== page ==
Why Use Buyer Personas?

Brian Bluff co-founded Site-Seeker with his brother Eddie in 2003. He received his degree in micro-electronic engineering from RIT and later served in the United States Navy.

Site-Seeker, like many Internet marketing companies, is highly versed in the trade of analyzing potential Internet volume based on Google keyword usage and website analytics. Combined with each of our client’s marketing research we can create Internet marketing strategies based on a few target markets. We know Internet metrics!

However, while we may have looked at website user information, we never truly bridged the gap between our research and our client’s buyers. That is until Rick Short opened my eyes to the process of creating buyer personas. Life at Site-Seeker hasn’t been the same since.

The concept we struggled with was the difference between website user metrics (bounce rate, click-through-rates, and etc.) as it relates to target markets. Simply put, we knew how many people might visit a website and we knew how a website would perform with specific design parameters but we never were able to focus our efforts on both at the same time.

Confused? We were too. Once we started our research on buyer personas we too couldn’t differentiate between a buyer and a target market. To help explain the value of buyer personas I put together this simple example:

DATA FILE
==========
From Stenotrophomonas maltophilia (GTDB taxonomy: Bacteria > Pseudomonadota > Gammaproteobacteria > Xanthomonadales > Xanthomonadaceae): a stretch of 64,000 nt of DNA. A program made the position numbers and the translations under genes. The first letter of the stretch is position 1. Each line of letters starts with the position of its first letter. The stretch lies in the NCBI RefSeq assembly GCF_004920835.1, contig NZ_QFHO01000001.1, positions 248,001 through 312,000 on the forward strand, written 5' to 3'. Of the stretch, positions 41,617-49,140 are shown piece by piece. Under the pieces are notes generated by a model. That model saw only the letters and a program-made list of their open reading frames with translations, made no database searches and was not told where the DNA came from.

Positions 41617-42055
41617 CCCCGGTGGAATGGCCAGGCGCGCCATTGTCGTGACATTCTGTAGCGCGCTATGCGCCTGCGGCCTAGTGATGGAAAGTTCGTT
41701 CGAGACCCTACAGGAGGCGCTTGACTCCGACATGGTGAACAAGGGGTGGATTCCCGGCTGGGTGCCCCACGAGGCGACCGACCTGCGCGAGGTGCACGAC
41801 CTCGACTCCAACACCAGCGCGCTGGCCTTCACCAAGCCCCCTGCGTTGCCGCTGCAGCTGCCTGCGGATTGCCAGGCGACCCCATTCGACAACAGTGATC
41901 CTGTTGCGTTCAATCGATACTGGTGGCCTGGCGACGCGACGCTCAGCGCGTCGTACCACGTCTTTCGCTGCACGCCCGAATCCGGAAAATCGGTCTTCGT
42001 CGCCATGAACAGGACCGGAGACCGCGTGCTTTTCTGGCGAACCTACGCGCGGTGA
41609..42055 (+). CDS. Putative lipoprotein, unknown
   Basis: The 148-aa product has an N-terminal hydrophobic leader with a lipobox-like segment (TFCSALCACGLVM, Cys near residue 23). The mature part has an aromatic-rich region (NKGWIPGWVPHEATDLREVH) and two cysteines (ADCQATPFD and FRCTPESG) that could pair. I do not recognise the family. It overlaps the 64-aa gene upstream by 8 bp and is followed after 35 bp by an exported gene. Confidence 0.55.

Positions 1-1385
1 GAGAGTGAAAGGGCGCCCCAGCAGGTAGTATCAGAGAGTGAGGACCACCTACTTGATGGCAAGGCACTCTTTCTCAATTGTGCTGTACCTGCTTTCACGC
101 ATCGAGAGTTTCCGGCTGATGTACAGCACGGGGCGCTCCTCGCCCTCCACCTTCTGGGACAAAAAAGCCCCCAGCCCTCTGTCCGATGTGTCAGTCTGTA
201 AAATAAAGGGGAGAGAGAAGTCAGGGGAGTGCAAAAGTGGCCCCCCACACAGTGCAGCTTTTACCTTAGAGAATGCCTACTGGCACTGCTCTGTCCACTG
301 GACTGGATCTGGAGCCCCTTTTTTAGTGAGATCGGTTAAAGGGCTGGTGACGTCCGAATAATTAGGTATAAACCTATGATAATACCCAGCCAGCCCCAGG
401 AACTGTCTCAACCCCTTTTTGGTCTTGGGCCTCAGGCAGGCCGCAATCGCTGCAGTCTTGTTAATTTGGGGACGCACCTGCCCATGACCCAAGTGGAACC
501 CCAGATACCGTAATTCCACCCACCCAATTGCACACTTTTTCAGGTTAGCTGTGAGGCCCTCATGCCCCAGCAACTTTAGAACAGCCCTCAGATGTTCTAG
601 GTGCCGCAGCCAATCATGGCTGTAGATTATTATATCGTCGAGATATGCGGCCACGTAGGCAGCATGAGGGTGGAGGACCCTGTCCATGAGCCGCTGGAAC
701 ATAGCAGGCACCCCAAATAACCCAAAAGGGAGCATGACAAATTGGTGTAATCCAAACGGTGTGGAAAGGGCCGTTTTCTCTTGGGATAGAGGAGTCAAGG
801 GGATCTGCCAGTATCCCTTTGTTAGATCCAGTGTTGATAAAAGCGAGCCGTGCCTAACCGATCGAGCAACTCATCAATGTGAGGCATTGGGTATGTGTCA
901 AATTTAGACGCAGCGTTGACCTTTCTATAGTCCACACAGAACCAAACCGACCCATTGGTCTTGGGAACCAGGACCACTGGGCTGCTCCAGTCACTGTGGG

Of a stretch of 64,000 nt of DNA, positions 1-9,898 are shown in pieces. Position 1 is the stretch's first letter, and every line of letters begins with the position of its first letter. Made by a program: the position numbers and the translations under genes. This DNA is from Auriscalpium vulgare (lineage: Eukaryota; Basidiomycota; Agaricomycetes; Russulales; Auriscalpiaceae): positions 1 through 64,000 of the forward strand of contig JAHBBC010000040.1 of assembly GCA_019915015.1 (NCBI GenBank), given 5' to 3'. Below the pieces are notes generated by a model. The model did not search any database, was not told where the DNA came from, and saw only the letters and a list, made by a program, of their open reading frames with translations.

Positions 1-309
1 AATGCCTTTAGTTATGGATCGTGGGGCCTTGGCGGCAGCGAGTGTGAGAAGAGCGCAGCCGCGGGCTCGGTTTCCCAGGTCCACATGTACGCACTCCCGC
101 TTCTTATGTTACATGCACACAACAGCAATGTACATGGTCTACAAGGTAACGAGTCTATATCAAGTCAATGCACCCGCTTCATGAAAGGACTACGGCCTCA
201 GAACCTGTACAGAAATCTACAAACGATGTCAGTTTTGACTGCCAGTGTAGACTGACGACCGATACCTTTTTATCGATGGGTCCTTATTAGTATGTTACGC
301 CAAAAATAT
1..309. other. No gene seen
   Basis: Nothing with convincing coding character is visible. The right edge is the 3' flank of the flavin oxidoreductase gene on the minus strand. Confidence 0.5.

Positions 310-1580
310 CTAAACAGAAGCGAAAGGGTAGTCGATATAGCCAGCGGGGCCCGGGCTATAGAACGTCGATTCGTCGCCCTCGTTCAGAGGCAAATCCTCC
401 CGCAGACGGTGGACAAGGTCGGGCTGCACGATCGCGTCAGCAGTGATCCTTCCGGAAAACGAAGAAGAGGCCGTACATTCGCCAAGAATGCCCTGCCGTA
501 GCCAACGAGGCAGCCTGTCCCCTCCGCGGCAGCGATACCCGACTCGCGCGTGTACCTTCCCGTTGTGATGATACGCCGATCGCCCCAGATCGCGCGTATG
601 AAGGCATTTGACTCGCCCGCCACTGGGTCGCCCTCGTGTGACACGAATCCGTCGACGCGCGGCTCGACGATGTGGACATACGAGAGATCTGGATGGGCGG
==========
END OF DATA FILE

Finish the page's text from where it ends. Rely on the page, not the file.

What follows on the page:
Seeking Sites Ceiling Fan Company Example

SSCFC wanted to redesign their website and they weren’t sure if a blog is of value; what would they write about? Based on traditional marketing research they already had three different target markets in both commercial and residential properties. 56% of their revenue came from regional companies which had very little Internet traffic. Based on surveys they knew their current commercial customers didn’t want to read a blog, just prices.

After going through a buyer persona process they identified three typical buyers. They then created a matrix of buyer personas and target markets. This enhanced table identified a potential blog opportunity that traditional target market research may have missed.

They estimated that 21% of their revenue comes from a much larger group of post-1990’s homeowners in which most are uninformed about ceiling fan installations but were eager to do-it-themselves. Using just target markets they might not have designed their website for a blog. With this new information they decided to blog 3-5 times a month about different ceiling fan installations in semi-modern homes.

Obviously, you might have a lot of unanswered questions about SSCFC. Get beyond them, it’s just a fake example designed to sell the idea of buyer personas. Instead, think about your business and how you conduct your research. Are you using buyer personas in your marketing efforts? How?